VPNs have come a long way and nowadays more and more people rely on them for both work and entertainment. They have become necessary security tools that are built with many features to ensure a safe internet experience, with such additions being website advisors, ad blockers or firewalls. More unknown and less widespread options include IDS (Intrusion Detection System) and IPS (Intrusion Prevention System), two sides of a same coin that can make the VPN world richer.
They target malware and other such menaces and their nature means they are often compared with firewalls and even antiviruses – though they do work somewhat differently. However, they can be used in conjunction with these to provide the ultimate VPN experience. But how, exactly?
Detection vs Prevention
IDS and ISP are either hardware or software applications – in case of VPNs it is the latter – and the meaning of each acronym actually tells a lot about how they work. The objective for IDS is to detect the intrusion of a menace via internal and external attacks by monitoring network activity in real time. This is achieved either using signature or anomaly-based detection methods. While the former searches for specific patterns and recognizes the malicious sequences used by malware, the latter uses machine learning to create a model of typical and trustworthy activity to detect any deviations from it.
In most cases, the functions of IDS are limited to reporting any intrusion attempts to the administrator, meaning manual human input is needed to fight the attack. Others can go further, however, and even respond to the detected intrusion on its own. These are considered extensions to detection systems and are what are defined as IPSs. These attempt to stop an intrusion by taking such actions as dropping detected malicious packets, resetting a connection or blocking all the traffic coming from the offending IP address. In addition, it can also defragment packet streams, correct certain errors, mitigate sequencing issues and more.
The detection methods of an IPS for determining if an attack is happening are, essentially, the same as an IDS. There’s a third method, though, called statistical anomaly detection, which uses random samples of network traffic and compares them in terms of bandwidth, protocols used, ports, and devices that connect with each other.
Comparison With Antiviruses and Firewalls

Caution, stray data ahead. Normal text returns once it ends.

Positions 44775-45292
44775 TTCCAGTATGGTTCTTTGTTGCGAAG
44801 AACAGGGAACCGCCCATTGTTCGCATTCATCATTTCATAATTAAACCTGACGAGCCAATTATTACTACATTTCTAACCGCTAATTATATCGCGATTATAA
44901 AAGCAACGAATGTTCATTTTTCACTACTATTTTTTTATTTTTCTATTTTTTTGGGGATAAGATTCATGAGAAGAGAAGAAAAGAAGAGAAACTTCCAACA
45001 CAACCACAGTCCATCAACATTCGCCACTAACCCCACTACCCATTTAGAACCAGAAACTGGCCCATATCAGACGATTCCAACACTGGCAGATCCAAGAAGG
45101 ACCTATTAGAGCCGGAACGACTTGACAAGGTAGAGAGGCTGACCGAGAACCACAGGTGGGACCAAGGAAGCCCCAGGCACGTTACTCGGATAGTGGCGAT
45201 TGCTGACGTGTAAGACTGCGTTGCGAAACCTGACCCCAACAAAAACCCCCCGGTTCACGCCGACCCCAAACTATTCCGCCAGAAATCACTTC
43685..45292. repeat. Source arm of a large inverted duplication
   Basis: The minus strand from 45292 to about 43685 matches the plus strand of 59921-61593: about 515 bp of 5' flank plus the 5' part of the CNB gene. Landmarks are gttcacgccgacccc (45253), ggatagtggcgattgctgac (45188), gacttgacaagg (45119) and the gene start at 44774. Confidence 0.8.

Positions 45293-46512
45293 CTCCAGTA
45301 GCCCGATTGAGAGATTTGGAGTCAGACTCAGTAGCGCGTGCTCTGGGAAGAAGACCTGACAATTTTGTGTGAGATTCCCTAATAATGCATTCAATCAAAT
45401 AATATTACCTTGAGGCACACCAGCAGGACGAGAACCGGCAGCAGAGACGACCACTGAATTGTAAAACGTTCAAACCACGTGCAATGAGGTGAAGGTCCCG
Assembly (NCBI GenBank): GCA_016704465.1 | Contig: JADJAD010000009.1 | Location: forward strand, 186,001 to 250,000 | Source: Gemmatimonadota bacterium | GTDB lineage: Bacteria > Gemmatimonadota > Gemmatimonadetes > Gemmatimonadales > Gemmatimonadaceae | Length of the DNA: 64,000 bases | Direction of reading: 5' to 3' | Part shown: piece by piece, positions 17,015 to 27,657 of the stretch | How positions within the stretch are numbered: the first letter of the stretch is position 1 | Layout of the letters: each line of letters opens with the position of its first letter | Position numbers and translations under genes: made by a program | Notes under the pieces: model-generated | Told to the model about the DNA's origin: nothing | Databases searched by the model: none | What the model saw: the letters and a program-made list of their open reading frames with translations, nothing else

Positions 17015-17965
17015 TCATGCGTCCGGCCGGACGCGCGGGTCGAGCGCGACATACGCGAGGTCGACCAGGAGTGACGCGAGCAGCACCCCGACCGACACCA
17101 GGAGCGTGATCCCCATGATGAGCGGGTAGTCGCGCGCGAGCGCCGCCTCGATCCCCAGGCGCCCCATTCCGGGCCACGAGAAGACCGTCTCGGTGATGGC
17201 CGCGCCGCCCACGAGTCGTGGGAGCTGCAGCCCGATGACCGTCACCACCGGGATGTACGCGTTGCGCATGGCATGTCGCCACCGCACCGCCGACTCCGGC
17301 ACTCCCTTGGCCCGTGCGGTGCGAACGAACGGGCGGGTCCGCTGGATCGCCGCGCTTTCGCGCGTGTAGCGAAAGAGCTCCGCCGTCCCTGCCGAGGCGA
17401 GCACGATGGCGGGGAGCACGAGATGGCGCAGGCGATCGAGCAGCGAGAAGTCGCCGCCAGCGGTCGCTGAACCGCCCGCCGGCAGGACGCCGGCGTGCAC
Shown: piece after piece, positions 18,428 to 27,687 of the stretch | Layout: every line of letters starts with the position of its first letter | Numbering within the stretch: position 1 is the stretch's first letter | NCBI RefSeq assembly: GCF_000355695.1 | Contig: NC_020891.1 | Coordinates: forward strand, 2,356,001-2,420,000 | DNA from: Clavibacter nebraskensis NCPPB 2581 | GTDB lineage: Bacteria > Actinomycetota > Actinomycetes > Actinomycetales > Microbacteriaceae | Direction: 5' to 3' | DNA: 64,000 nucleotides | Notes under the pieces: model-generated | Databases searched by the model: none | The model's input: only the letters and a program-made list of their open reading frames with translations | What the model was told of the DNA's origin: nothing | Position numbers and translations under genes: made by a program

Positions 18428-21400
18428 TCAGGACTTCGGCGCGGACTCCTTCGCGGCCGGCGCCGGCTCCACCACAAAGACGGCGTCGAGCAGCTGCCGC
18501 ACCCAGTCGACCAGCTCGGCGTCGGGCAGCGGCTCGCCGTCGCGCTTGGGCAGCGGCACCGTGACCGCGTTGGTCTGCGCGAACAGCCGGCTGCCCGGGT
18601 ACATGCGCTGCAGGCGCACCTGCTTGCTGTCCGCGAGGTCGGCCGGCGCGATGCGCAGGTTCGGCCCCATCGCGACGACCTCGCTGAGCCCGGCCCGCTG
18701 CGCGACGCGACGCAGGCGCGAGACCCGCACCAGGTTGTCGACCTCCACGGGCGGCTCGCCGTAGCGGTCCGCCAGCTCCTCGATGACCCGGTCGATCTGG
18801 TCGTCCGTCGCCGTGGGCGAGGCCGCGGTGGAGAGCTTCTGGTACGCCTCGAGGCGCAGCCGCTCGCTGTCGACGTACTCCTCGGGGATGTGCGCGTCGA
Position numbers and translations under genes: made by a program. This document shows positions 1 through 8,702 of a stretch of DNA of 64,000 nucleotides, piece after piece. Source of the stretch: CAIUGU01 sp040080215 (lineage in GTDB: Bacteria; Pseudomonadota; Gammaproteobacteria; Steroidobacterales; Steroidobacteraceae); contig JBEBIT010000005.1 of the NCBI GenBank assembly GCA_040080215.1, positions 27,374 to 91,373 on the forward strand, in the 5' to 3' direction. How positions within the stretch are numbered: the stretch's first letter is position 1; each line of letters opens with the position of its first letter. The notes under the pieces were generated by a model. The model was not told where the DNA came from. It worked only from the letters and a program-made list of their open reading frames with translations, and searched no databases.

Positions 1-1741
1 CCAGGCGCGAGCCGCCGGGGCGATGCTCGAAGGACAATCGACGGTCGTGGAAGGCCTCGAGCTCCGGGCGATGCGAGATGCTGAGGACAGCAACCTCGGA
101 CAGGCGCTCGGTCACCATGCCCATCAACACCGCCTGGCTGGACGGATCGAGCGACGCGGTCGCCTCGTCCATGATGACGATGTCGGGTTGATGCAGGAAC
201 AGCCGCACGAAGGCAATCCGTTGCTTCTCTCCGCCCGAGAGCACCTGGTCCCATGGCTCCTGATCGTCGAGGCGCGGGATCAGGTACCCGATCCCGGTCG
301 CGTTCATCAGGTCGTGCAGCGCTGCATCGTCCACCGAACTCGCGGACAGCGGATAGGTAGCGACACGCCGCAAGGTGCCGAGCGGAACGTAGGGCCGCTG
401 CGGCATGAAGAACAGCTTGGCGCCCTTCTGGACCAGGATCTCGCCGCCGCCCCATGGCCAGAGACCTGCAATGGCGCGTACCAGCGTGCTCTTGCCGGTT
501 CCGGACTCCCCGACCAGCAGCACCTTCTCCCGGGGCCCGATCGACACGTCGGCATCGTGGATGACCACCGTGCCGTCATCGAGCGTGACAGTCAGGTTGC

It’s easy to understand why IDS and IPS are compared to other tools that prevent and combat intrusions such as antivirus and firewalls. However, as technology continues to evolve, these shouldn’t be looked at as rivals but as partners instead. They are complementary and should be used together and not instead of each other. Firewalls, for instance, either permit or block traffic according to particular port and protocol rules, so an attacker could still send damaging data via perfectly legitimate ports. Combining firewalls with an IPS ensures that the traffic that the firewall permits is truly legitimate, since it has previously been scoured by a deep inspection with an IPS and confirmed to be trustworthy.
But none of these can reach as far as antiviruses. These prevent device infection from a malicious file that can be received via email, for instance, through an infected USB device or downloaded directly from the internet. A good antivirus goes further and can stop the ‘trigger’ that actually infects the device, therefore preventing any damage or theft of user information.
IDS and IPS on VPNs
Most VPN services offer their own ad blockers, firewalls and other privacy and security-oriented features on top of trustworthy encryption levels, which only highlights how crucial they are for the general online security landscape. And given the benefits of IDS and IPS technology, it seems logical that VPN companies would end up adopting them at some point, something that FrootVPN or PureVPN has already done. The latter, for instance, has it built into their VPN clients and apps and doesn’t charge extra for its use. It also regularly updates its archive of malicious signatures so that the tool can respond to the latest threats.
As such, complementing the use of a VPN with IDS and IPS, a firewall and an antivirus is the most effective way to remain anonymous and secure online.
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